Both Starling and Bradley ended up being top ten selections, with Starling going to the Royals fifth overall, and Bradley going to the Diamondbacks seventh overall. Because of their leverage as potential college athletes, they were able to sign big contracts with bigger bonuses, incidentally, this would be the second to last year that bonuses went unregulated. Since then, Bradley had become arguably one of the top pitching prospects with the Diamondbacks, with a major league debut projected at 2015. Starling’s development has been more protracted, having just finished his last season in Wilmington, the high-A affiliate of the Royals.

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In 2012, Hueytown High School quarterback/pitcher/outfielder Jameis Winston was a highly touted dual sport athlete. A top talent, Winston supposedly would have been a high draft pick had he not been so intent on playing football at Florida State. The Texas Rangers would draft Winston in the 15th round, and in an attempt to get him to sign on, offered to let him play football at Florida State. Winston refused, and has since become one of the top quarterback prospects in the NFL draft, and a former third team All-American utility baseball player.

Of course, Winston hasn’t ruled out professional baseball either, and has considered a baseball and football career, like Bo Jackson, another former Heisman winner.

 

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Before Kyler Murray, however, Texas A&M fans had to look forward to Kohl Stewart as Johnny Manziel’s replacement. Stewart was a highly rated two sport star who was set to play both sports. There were questions about his health, however, as he was diagnosed with Type-1 diabetes. This however did not deter the Twins, who took him fourth overall. Stewart signed rather quickly, with a signing bonus set at $4.5 million and in his first two seasons, has made it to Low-A Cedar Rapids, a good pace for a prep pitcher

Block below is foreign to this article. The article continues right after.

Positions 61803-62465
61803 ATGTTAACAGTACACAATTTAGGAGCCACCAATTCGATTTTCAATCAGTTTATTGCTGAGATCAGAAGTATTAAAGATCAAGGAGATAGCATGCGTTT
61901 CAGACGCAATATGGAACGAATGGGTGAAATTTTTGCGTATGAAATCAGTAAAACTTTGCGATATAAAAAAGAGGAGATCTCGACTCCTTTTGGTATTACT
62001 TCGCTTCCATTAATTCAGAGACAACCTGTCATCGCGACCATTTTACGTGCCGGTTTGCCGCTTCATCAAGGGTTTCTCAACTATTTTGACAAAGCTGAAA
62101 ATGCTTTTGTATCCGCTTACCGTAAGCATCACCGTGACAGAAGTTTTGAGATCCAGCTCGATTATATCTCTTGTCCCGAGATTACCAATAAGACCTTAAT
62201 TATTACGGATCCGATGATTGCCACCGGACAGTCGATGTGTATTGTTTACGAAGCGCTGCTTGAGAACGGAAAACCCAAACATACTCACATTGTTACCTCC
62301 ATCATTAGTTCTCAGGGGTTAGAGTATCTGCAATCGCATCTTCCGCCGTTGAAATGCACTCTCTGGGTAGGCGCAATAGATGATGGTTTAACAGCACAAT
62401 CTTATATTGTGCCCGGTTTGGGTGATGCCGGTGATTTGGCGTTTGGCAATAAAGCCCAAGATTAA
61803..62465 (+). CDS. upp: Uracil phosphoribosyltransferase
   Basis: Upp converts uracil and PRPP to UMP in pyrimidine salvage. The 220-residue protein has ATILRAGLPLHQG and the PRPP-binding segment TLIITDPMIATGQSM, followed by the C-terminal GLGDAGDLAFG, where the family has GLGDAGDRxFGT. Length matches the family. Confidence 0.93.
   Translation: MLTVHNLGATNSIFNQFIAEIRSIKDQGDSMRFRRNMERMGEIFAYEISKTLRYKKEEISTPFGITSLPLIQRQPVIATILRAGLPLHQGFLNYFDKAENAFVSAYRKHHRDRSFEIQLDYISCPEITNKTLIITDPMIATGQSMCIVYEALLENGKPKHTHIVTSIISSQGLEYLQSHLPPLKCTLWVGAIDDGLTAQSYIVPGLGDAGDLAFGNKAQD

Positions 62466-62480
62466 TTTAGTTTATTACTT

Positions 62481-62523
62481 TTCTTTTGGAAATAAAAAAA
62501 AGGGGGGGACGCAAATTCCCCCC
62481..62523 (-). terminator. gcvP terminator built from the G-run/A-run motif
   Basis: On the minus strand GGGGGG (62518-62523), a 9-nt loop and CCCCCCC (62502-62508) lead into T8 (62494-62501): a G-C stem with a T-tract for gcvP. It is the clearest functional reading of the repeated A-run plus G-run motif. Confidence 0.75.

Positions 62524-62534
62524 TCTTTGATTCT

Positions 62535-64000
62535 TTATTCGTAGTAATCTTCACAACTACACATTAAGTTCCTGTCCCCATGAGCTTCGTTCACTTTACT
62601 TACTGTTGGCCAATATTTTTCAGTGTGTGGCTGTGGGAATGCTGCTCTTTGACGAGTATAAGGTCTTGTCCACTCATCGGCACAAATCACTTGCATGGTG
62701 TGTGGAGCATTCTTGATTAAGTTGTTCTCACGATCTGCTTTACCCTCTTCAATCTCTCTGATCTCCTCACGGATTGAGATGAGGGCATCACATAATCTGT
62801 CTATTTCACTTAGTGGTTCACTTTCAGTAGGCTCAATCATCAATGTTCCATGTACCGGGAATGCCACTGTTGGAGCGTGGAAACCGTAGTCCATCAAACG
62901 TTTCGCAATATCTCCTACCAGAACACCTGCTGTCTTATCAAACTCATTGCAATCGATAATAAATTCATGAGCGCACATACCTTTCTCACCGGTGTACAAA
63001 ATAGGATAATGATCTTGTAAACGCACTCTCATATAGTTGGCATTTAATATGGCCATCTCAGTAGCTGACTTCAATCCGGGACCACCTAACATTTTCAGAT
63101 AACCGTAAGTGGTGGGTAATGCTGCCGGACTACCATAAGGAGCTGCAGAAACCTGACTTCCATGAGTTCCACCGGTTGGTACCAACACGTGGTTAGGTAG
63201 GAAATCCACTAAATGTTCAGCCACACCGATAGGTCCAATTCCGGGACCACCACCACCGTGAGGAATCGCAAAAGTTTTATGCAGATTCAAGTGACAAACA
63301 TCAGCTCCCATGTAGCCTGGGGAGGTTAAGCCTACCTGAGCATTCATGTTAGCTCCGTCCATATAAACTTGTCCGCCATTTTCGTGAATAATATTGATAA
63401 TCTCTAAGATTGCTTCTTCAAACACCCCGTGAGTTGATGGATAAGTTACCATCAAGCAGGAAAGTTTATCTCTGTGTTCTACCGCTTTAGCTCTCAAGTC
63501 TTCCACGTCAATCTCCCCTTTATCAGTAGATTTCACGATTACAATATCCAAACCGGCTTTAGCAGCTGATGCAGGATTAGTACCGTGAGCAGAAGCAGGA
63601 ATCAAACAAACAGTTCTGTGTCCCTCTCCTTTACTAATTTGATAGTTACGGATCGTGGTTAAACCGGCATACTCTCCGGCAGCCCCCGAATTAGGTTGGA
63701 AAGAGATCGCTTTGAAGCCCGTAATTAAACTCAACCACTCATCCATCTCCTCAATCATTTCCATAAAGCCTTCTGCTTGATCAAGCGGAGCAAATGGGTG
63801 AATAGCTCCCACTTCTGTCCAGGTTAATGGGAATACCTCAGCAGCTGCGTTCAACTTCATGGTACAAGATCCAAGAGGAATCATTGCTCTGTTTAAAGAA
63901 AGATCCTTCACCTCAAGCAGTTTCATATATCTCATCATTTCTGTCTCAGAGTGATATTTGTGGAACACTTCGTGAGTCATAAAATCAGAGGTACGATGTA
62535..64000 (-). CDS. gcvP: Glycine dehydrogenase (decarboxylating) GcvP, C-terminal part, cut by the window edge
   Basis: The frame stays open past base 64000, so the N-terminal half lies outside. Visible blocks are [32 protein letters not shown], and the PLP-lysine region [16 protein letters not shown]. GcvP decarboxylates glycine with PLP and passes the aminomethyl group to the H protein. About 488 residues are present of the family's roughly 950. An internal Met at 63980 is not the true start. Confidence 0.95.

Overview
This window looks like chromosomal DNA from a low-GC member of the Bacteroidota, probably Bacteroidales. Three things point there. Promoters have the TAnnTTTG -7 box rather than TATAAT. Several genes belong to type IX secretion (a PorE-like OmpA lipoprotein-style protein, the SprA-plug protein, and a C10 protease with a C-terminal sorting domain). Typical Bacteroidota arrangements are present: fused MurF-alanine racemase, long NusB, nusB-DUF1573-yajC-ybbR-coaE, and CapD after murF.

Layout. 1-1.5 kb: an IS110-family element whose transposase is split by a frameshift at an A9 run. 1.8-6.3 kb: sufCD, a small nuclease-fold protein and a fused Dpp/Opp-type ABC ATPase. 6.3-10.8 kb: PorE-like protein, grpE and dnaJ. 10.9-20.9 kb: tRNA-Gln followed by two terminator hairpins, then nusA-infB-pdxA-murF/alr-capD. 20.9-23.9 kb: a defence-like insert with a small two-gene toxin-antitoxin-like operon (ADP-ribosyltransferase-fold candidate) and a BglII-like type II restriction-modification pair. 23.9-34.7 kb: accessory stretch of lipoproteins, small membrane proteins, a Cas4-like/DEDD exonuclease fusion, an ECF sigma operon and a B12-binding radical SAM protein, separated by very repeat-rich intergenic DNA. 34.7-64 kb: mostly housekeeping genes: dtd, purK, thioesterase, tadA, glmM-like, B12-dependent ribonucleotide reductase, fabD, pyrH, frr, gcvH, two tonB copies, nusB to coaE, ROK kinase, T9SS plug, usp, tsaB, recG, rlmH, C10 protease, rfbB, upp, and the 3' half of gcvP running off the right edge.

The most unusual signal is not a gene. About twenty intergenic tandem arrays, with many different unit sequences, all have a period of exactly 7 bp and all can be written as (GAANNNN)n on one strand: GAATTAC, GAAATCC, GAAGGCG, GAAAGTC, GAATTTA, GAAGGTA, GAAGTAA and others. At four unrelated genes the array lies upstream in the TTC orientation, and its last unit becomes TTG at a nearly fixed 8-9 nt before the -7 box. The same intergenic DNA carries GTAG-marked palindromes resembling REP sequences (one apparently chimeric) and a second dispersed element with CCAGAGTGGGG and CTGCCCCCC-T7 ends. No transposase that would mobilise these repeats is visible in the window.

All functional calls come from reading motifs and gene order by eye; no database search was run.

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Lee’s Summit High School outfielder Monte Harrison was an immensely talented wide receiver as well and was considered a tough sign from the beginning. His strong commitment to play football and baseball for Nebraska dropped him to the second round. The Milwaukee Brewers drafted him, and he signed quickly, however. Harrison had a so-so year to start his career, but is one of the Brewers’ top prospects already given the strength of the Brewers’ system.

Even if a prep baseball player isn’t a dual sport athlete, teams will often look for ways to ensure a commitment to them as opposed to a college. Look at the Chicago Cubs last season. In order to get highly rated prep pitcher Carson Sands, the Cubs spent their first three picks on high floor college talent, catchers Kyle Schwarber from Indiana and Mark Zagunis from Virginia Tech, and pitcher Jake Stinnett from Maryland. Knowing full well they could sign their first three picks for less money, they treated Sands as their first round pick and signed him for about the amount of a late first rounder.

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It’s a tough pill to swallow for football fans, but in the business of sports, money rules everything. Draft a player high and offer him the moon, while still being within the limits of the bonus pool, and a player will sign. It doesn’t matter if the player could be the best quarterback in university history, the player will go where the money is. Unless Kyler Murray explicitly tells teams not to draft him because he wants to play football in college, ensuring that he drops to a day 2 or 3 pick, you can bet there is going to be at least one team willing to pay whatever amount is necessary to get him on their team as the shortstop of the future.

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The Rationale Behind John Idzik’s “Wait and See” approach